Hostility at Parliament: 1News reporter reflects on protest

Kristin Hall
Source: 1News

Opinion: Kristin Hall has been reporting on the escalating protest at Parliament since it began on Tuesday. In her decade-long career, she says the level of hostility on the grounds of the Beehive are "unprecedented".

Police surround protesters outside Parliament on February 10.

What do you get when you combine a pandemic, social media and a disparate group of disillusioned people? In Wellington, the answer has arrived on our doorstep in truckloads.

The last three days covering the Convoy 2022 protest have been the strangest of my journalism career. Over 10 years of reporting I have covered Occupy protests, climate change strikes, Black Lives Matter demonstrations and more smaller gatherings than I care to think about.

I’m used to signs aplenty and loud, passionate people. I’m used to people challenging the Government and the media, but the hostility shown towards the press, politicians and the public this week has had a different tone to anything I’ve experienced before.

Hundreds or thousands of people occupying Parliament lawns and blocking busy public roads clearly warrants media coverage whatever the cause, but how to cover it?

Reporters and TV crews found out early on that entering the crowd with cameras and mics was not likely to go down well. Coverage from the speakers balcony at Parliament is equally fraught and opens reporters up to criticism about an ‘us ands them’ mentality.

When I was up on the balcony I was told to come down and speak to people face-to-face. When I followed that advice, I was asked why I wasn’t up at a better vantage point “filming what’s really going on”.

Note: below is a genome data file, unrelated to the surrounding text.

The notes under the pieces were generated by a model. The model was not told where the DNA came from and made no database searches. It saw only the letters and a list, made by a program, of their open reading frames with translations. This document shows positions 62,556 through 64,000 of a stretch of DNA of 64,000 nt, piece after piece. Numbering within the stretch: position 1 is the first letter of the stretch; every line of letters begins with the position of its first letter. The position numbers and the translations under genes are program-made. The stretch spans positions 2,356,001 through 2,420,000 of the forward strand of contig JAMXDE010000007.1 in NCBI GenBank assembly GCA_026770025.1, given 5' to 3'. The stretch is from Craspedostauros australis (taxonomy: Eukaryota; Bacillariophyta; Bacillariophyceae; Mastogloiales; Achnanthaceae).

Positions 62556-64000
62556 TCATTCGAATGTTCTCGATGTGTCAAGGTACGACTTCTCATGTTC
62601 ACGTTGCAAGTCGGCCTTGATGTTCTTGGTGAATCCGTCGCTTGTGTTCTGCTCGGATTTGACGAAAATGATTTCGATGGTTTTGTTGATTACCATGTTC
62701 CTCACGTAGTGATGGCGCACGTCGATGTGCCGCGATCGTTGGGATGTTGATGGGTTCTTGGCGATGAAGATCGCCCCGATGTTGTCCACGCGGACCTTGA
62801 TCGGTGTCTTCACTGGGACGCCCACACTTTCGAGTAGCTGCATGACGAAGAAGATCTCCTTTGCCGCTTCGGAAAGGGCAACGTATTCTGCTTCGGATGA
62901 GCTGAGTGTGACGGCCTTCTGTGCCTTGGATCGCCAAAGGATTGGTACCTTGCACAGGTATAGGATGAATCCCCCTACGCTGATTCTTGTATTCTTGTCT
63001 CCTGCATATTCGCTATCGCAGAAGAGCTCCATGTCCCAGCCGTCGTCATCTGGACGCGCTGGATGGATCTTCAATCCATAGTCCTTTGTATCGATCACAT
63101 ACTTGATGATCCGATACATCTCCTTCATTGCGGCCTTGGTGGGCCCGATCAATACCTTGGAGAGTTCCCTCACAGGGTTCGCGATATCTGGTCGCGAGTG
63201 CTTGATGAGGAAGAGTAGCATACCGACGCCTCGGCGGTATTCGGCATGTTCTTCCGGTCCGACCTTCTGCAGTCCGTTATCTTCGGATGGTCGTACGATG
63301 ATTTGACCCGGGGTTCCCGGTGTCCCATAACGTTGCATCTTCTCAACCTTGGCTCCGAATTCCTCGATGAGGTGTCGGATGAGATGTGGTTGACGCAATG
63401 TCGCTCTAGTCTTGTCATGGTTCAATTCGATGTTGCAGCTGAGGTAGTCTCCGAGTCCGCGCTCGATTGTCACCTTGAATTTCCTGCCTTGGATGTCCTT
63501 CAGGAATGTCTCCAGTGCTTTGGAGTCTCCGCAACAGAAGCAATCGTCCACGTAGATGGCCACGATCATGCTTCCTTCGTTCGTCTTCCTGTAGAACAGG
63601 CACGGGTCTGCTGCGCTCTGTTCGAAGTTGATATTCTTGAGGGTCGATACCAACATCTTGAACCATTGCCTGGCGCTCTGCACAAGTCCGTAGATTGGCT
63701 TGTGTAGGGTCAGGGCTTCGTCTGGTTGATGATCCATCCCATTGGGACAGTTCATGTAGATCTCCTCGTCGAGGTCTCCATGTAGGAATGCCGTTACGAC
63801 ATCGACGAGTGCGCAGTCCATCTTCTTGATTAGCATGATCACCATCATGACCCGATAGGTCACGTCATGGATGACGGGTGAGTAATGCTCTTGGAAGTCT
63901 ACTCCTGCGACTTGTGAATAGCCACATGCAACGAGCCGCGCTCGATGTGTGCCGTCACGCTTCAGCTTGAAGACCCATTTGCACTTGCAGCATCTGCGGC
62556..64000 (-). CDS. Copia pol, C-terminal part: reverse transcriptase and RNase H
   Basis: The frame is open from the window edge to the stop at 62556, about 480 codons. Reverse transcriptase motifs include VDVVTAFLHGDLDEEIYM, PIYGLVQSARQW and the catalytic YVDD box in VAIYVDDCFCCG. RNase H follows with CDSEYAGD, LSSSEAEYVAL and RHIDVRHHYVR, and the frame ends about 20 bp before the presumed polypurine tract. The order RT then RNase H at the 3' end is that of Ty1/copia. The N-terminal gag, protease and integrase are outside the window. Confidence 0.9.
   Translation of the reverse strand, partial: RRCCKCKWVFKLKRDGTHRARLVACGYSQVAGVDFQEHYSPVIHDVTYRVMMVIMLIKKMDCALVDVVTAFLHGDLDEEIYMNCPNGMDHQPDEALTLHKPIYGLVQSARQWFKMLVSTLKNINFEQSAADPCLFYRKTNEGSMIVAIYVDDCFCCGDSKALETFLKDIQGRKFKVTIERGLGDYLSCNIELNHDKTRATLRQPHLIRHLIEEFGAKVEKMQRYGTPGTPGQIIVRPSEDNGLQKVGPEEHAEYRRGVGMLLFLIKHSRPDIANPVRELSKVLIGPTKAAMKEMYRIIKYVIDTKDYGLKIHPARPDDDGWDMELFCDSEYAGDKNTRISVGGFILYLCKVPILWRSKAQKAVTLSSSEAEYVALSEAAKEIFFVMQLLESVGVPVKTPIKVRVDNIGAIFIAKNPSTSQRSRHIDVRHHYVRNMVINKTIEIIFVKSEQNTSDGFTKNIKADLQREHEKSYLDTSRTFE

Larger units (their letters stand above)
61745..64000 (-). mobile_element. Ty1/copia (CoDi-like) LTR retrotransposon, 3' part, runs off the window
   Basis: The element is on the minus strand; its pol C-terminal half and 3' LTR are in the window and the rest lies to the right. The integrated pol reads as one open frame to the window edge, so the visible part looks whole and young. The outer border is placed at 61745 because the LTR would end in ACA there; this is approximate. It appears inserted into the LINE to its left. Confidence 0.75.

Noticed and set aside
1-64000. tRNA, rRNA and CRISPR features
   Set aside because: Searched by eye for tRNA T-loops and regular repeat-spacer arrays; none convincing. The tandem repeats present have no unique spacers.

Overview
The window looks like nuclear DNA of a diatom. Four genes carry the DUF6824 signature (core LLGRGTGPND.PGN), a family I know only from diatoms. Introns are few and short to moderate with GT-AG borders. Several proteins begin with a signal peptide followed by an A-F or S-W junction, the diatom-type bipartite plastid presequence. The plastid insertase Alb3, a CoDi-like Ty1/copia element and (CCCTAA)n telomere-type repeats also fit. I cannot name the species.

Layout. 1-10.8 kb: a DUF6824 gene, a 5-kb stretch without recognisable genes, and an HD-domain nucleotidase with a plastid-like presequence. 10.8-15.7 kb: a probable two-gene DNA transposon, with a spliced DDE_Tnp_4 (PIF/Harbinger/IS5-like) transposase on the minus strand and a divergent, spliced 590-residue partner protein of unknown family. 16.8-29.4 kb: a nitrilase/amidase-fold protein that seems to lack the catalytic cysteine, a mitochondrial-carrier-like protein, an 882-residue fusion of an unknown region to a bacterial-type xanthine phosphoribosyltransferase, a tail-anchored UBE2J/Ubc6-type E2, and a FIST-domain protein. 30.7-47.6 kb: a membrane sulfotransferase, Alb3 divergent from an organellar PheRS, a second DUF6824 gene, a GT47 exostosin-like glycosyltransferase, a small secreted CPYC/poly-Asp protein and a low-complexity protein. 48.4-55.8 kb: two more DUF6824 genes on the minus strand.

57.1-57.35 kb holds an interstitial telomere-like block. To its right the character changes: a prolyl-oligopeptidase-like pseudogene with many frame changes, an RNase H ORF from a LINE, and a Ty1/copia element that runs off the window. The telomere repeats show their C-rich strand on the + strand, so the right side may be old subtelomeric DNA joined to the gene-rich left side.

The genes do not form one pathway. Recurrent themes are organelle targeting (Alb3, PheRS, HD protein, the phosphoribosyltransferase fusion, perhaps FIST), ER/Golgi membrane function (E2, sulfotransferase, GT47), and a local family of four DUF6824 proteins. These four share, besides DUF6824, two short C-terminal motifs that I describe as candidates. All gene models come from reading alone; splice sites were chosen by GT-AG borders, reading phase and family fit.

Read more: 'Unprecedented' for New Zealand - police respond to protest

What is really going on? Well that depends on who you speak with. Some say they’re double-vaccinated but are against the mandate, some say the vaccine is tantamount to murder, that vaccination has caused hundreds of thousands of “spontaneous abortions” worldwide and that masks will give you lung cancer.

I spoke to a woman today who travelled from Christchurch, who asked me why I wasn’t covering the Nuremberg trials 2.0 as casually as if she was asking if I’d like a cup of tea.

Contrasting medical opinions aside, the group is united in their distaste for the press.

“You’re all liars” a man told me today. When I asked if he could be more specific he said he doesn’t consume mainstream media. People have asked me why I’m not covering the protests while I’m in the middle of interviewing them.

I have always believed that people are generally good. Today my camera operator and I interviewed a man taking a bath in a public water feature. He smiled and laughed with us as he soaped up, though just minutes before he’d been pulling the fingers at us and swearing from afar. Once he dried off he sidled up to our camera operator and apologised for getting a bit carried away.

It’s easier than ever to get carried away right now. Reliable, science-based, peer-reviewed information has never been more accessible, but the same can be said for conspiracy theories which are frankly insane.

Unverified information has a feel of exclusivity to it that makes it all the more attractive to people who’ve traditionally been cast out from society. Anecdotes, fake eyewitness accounts and straight up bogus stats are being shared at en eye-popping rate with next to no oversight from the social media giants that ultimately profit from it.

Our little country has never been more divided in my lifetime. We can only hope it’s an odd little slice of history instead of a turning point.